By Shannon McQuaide
Travis Fox is a San Francisco Bay Area firefighter/engineer for the Southern Marin Fire Protection District (SMFD). Travis began working full time for SMFD four years ago. Prior to that, he spent seven years with the Marin County Fire Department as a seasonal. Travis is part of a select group of firefighters whom I think of as early adopters. These firefighters volunteered to be the first at their department to participate in a FireFlex Yoga program.
Q: When you first heard that your department might get involved with FireFlex Yoga, what was your initial reaction?
A: Actually, I had attended the presentation you gave at our department earlier this year, and was interested in getting involved right away. My shift is super positive, and we were all hoping to be a part of the initial program.
Q: How would you describe your experience so far?
A: It’s been really good. Secretly, firefighters know there’s benefit to yoga, but most of us are not going to seek out a class on our own. I think the fact that you’re bringing the program to us makes the difference.
Q: In your opinion, what are the main barriers preventing more firefighters from getting involved with yoga?
A: It’s still a macho culture and firefighters don’t want to appear weak; as if they don’t know what they’re doing.
Q: I know you practice Crossfit because during our first yoga class you kept your Crossfit shoes on for the entire practice.
A: Yes! I started CrossFit about six years ago.
Q: I took my first CrossFit class recently. I was on a family vacation, and my son Zack and I attended a CrossFit gym on Maui. I realized that, for someone like me who was brand new to Crossfit, it can be a little intimidating. There are a lot of really fit people carrying enormous weights and then throwing them on the ground with a huge banging sound! I’m sure you were on a learning curve when you first started CrossFit too, but it didn’t stop you from getting involved. Is there any difference between the learning curve of starting yoga with starting Crossfit?
A: The difference is that, with yoga, you’re already supposed to know how to stretch and breathe. So I thought I knew how to do that during yoga poses, especially since some of the poses we do with you we also do during CrossFit workouts. Take pigeon pose for instance—I was under the impression that as long I was grimacing while hanging over the front knee, I was doing the pose correctly. But after you instructed us on how to use props in this pose and I placed a bolster under the target hip, it completely changed the stretch. Now, I feel like the pose is targeting tightness in my hips, a benefit I wasn’t experiencing before.
Q: Have you noticed other areas of your job where yoga practice is making a difference?
A: Absolutely. When a call comes in, we don’t have time to drop into pigeon pose and prepare our bodies for all the squatting and lifting we have to do to lift people onto gurneys. I’m noticing that yoga is helping me maintain enough flexibility so I can get into a safer lifting position.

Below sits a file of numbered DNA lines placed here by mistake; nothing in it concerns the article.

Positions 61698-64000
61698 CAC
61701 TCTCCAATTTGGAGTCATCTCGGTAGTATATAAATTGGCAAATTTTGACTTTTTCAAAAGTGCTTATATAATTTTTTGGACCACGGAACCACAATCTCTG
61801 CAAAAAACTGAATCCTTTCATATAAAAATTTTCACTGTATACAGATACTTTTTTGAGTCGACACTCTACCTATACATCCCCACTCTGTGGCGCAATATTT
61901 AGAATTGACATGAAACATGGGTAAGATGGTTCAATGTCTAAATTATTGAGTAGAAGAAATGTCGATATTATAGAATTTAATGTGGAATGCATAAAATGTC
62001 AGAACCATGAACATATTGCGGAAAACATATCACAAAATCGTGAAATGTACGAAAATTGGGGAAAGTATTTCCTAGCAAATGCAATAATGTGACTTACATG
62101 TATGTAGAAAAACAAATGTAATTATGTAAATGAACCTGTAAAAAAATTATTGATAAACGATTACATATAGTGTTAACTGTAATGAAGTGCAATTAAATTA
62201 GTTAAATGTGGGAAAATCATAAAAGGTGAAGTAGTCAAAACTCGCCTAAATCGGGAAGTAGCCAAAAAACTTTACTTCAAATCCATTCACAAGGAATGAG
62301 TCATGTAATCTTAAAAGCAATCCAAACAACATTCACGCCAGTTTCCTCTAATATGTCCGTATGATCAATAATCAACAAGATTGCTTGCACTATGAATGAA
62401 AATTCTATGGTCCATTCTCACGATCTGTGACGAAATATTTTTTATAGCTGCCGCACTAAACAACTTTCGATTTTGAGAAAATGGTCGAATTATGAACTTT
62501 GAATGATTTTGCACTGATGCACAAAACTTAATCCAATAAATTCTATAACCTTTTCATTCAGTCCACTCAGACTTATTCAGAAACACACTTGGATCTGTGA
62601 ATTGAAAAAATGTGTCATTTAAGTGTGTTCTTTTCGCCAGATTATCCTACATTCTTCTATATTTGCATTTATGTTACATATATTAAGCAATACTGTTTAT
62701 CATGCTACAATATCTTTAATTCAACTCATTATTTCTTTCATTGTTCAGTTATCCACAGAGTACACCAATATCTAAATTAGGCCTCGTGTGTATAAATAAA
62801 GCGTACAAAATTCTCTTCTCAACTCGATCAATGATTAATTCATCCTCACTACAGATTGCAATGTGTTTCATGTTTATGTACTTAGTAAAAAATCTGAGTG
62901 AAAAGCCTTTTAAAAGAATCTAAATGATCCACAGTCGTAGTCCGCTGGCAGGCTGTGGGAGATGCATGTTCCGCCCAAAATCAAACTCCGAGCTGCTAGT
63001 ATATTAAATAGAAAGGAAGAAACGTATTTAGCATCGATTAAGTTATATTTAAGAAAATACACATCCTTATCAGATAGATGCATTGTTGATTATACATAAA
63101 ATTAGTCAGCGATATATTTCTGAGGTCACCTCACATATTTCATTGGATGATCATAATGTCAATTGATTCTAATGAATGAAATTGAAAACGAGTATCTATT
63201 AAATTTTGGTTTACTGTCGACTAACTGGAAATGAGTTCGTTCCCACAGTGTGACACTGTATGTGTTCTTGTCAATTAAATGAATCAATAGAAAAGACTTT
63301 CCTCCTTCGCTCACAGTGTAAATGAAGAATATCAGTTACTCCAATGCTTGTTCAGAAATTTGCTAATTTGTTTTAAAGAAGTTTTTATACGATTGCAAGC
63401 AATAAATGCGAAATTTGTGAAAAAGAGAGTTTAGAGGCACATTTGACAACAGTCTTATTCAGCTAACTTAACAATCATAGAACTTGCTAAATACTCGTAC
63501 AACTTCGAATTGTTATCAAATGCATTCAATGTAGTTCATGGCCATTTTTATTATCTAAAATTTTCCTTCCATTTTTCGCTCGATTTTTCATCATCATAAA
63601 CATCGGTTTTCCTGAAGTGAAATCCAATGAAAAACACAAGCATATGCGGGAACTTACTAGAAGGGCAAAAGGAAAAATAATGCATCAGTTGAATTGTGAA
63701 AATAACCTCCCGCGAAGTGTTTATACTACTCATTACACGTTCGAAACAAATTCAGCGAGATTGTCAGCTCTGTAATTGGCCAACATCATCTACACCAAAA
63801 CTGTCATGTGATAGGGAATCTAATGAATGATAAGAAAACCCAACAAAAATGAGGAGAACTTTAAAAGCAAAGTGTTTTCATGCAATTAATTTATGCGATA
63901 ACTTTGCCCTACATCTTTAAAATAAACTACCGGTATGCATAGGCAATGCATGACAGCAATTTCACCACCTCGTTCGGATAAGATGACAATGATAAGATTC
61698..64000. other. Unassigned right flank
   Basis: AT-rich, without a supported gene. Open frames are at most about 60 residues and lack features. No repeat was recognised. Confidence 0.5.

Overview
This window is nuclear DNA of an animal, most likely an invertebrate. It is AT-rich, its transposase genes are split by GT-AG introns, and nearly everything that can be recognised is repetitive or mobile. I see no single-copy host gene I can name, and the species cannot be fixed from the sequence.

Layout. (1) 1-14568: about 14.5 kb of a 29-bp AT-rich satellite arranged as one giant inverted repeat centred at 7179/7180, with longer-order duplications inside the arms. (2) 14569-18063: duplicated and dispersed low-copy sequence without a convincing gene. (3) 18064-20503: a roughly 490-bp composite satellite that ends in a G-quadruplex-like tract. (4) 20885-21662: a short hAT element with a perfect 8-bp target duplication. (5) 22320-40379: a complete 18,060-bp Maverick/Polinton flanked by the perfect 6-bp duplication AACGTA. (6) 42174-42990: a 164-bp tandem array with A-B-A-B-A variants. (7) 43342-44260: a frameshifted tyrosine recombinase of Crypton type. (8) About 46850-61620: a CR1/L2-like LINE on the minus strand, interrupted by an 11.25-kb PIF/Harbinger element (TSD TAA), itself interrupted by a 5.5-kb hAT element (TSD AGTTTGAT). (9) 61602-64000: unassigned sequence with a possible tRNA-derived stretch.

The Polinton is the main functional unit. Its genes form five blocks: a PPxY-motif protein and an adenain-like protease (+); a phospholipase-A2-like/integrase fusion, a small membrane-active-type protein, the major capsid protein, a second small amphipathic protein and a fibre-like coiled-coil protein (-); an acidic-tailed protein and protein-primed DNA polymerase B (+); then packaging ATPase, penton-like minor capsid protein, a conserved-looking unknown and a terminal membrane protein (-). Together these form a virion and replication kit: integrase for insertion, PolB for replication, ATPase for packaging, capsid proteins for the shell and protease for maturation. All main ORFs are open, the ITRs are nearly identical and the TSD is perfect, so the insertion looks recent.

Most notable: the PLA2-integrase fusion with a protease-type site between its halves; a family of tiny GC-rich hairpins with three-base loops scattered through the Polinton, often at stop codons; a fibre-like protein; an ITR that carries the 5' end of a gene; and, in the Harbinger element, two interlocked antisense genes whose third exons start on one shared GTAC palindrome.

Q: What other benefits are you aware of as a result of our classes?
A: I’ve been using some of the breathing techniques you’ve showed us. Extending my inhalations and exhalations after night calls is helping me fall back asleep. Some of these medical calls that happen during the night can take an hour or an hour-and-half to complete. After getting back to the station, I used to grab a book or my iPhone and start reading to settle down. Before I knew it, it was 4:00 a.m. and I was just going to bed for the night; now I know better. After a long call, I’ll lie in bed with the lights off and start to breathe with attention. It’s a much better way to get back to sleep.
Also, we take annual fitness assessments at my department—full labs, stress tests, and a cardio test on a treadmill. You can’t leave the facility until your heart rate has normalized following the cardio test. They make you sit down and wait, which is really frustrating because you’re not allowed to eat or drink coffee before the tests. All I want to do is get out as fast as possible and get on with my day. After my last cardio test, I started using the breathing techniques from our classes and my heart rate was back to normal before the doctor had completed filling out my chart!
Q: We’re more than halfway through the initial FireFlex Yoga Program. What would you like to have happen next at your department?
A: I hope we can expand the program. I think I speak for all the firefighters at my station and the other participating stations when I say this: We get firefighters teasing us and asking us how we like “the stretching.” But after they talk with us for a while, they realize that yoga practice is something we actually look forward to and try to manage our schedule so we can fit it in.
Q: What are the benefits of yoga practice for firefighters in general?
A: First, I think the core strength that we’ve been working on is very important for everything we do, as is increasing our flexibility. And yoga gives us another tool to reduce our stress levels. But the final pose, where we’re relaxing on our backs and just focusing on the movement of air passing in and out of the nostrils for five minutes, is hugely helpful because as soon as we finish yoga practice, it’s going to be chaos for the rest of the day.
Shannon McQuaide is a registered yoga instructor with Yoga Alliance and the founder of the FireFLEX YogaTM program. FireFLEX Yoga was developed through her work with the San Jose (CA) Fire Department, where she continues to lead FireFLEX Yoga classes. She is a certified functional movement trainer and has a master of arts degree in leadership and psychology. [email protected] http://www.fireflexyoga.com.